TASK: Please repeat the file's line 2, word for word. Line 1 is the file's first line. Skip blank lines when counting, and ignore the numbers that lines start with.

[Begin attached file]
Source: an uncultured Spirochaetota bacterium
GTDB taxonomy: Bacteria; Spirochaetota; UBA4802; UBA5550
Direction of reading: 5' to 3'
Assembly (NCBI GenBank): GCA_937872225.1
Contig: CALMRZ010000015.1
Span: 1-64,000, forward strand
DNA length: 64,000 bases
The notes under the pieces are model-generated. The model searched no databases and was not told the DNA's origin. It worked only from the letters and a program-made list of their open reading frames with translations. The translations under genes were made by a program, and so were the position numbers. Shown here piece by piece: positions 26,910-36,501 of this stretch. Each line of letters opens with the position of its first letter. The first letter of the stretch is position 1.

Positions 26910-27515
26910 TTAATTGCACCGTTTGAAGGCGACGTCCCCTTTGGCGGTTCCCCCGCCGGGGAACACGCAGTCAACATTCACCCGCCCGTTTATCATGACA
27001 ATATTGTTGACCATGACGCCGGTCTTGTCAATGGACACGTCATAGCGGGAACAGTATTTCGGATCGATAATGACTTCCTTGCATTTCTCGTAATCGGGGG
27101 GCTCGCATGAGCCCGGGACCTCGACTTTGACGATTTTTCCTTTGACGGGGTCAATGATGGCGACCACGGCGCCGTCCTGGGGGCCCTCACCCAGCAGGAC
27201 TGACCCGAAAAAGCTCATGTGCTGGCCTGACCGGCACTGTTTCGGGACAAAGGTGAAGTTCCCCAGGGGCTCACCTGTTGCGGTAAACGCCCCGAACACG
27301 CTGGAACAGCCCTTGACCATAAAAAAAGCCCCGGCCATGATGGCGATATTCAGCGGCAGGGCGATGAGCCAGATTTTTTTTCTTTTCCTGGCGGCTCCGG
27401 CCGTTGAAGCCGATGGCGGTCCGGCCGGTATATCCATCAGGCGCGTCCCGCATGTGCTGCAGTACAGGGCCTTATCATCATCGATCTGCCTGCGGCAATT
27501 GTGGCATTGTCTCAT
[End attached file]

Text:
GTDB taxonomy: Bacteria; Spirochaetota; UBA4802; UBA5550